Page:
The forty days of shooting for Maïna took place in the vast natural cathedrals of Mingan Park on the North Shore of Quebec, including the edge of the Magpie River, and the desert areas of northern Quebec (Nunavik). Maïna moved into production in Kuujjuaq in May 2012. “Planning the film’s segments in Longue-Pointe-de-Mingan, on Quebec’s north shore, and in Kuujjuaq, proved to be a cross-cultural experience that everyone involved in the film embraced”, says producer Yves Fortin.
In an artistic choice that honors Mr. Poulette, he has argued that all the characters in the film had to speak Innu and Inuktitut. In short, no strange accent to discuss in the languages in question, a Hollywood fad that Graham Greene has parodied in the comedy Maverick. To minimize the use of subtitles, the dialogues were minimized. A silence, a look, it also speaks. No character will be doubled, so we will hear Eric Schweig speaks Inuktitut, the language of his ancestors, for the first time on screen.
Scheduled for release in Fall 2013, the French subtitled version of Maïna will be distributed by Equinoxe in Quebec and possibly in France, and its English subtitled version will be distributed by Union Picture in Canada and, if all goes well, in the United States as well.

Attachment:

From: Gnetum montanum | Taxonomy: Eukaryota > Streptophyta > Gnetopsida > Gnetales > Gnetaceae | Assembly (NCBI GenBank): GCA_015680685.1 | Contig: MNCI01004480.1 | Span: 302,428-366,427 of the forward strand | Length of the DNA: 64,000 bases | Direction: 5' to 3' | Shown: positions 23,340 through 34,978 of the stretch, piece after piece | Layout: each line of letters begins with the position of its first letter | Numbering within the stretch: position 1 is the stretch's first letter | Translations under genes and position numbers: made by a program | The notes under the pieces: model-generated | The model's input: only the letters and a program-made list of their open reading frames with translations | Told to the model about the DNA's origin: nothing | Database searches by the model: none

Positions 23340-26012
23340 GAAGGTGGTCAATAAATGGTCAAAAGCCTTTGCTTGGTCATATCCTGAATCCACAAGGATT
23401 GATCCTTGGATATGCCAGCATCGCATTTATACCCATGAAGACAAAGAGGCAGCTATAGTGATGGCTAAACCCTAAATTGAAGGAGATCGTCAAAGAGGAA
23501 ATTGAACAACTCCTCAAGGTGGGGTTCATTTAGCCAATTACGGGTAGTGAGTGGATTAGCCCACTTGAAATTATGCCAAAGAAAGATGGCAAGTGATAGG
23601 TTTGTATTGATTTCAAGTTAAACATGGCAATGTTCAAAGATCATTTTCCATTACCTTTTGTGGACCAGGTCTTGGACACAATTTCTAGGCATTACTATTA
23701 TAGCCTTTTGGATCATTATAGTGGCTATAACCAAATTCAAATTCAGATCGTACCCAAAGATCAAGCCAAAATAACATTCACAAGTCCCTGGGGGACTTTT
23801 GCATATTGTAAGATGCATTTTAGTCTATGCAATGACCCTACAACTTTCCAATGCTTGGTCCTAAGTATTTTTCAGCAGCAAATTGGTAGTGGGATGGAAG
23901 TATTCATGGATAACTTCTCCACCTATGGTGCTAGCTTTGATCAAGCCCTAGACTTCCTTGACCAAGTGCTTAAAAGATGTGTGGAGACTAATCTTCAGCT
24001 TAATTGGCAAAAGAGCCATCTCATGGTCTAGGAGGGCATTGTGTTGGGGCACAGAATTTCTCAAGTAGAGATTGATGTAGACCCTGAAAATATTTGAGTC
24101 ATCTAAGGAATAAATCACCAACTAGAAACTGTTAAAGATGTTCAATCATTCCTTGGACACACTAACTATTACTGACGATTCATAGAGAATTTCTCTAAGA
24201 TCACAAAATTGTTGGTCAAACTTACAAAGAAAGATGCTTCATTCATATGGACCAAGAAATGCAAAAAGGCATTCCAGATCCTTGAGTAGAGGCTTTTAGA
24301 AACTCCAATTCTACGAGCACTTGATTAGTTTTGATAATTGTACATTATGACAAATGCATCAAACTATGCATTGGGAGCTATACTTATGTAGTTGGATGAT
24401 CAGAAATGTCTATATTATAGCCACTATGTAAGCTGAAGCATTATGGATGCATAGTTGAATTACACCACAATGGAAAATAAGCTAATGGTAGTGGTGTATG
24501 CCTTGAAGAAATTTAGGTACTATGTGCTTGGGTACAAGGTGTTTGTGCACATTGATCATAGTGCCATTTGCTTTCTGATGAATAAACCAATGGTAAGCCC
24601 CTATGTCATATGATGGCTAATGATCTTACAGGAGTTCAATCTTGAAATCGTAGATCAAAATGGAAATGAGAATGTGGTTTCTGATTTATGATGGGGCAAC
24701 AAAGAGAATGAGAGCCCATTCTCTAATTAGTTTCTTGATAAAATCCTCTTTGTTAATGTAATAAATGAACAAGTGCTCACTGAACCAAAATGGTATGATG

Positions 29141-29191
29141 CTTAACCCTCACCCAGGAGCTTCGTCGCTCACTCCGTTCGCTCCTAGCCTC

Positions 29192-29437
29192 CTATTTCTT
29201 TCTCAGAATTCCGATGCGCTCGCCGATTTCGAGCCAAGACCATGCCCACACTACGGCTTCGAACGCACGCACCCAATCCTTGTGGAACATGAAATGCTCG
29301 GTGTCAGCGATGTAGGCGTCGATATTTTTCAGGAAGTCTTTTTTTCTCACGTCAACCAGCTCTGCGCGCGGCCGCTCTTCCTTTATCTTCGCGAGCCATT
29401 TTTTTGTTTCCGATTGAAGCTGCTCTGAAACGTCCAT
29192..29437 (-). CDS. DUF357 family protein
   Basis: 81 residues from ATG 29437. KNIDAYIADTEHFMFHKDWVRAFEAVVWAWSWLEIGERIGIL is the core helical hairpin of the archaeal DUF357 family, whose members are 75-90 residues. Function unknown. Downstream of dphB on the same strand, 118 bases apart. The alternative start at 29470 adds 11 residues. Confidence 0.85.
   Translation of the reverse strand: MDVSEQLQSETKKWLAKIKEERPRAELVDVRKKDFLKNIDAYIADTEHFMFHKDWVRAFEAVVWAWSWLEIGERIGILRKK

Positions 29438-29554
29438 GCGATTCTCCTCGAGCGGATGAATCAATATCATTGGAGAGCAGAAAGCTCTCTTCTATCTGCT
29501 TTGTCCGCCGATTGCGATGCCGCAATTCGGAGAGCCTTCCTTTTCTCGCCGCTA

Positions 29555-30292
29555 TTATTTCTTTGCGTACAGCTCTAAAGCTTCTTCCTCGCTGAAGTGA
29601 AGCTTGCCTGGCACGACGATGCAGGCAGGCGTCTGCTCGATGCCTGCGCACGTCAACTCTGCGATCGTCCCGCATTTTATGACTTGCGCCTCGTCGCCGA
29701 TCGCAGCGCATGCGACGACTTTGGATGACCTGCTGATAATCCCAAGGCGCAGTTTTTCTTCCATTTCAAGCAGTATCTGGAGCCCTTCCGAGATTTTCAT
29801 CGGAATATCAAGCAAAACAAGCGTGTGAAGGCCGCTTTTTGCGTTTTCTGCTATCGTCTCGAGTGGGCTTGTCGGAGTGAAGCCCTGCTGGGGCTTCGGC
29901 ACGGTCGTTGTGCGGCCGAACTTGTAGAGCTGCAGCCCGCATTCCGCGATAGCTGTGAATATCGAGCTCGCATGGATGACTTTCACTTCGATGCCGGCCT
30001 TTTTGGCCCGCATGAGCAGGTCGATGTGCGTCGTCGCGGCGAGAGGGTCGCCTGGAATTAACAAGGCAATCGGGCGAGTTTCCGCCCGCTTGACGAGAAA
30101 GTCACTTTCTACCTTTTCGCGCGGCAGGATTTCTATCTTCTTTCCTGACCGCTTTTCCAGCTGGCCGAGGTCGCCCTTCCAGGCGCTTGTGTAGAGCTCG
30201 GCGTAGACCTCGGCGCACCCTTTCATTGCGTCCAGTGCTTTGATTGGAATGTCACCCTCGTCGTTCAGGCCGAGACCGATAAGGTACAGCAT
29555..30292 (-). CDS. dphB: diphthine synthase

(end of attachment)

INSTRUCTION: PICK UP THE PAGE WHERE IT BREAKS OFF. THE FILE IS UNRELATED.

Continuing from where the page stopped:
Director Michel Poulette from Productions Nuit Blanche, and Danny Bergeron from the Canadian production company Wizzfilms, argue that this production is a first film collaboration between white, Innu and Inuit. The Innu, through their leader Jean-Charles Piétacho and Innu Council of Ekuanitshit (Mingan), as well as the Inuit, through the leader Pita Aatami, President of Makivik Corporation, decided to support the project to the point of becoming co-producers.
Screenplay: Pierre Billon
Production: Michel Poulette
Stars: Roseanne Supernault (Maïna), Tantoo Cardinal, Graham Greene, Eric Schweig, Ipellie Ootoova, Natar Ungalaaq and Uapshkuss Thernish.
An article published in April 1993 in the newspaper Inuvik Drum reports the testimony of Eric Schweig about one of his dreams:
« Schweig said he had a strange feeling that he might never meet his mother after a dream he had when he was 18. In the dream he was walking towards a house where he could see a woman that he knew was his mother, but when he was 5 feet from the open door it slammed shut. “I was crying when I woke up…it was so vivid”, Schweig said. »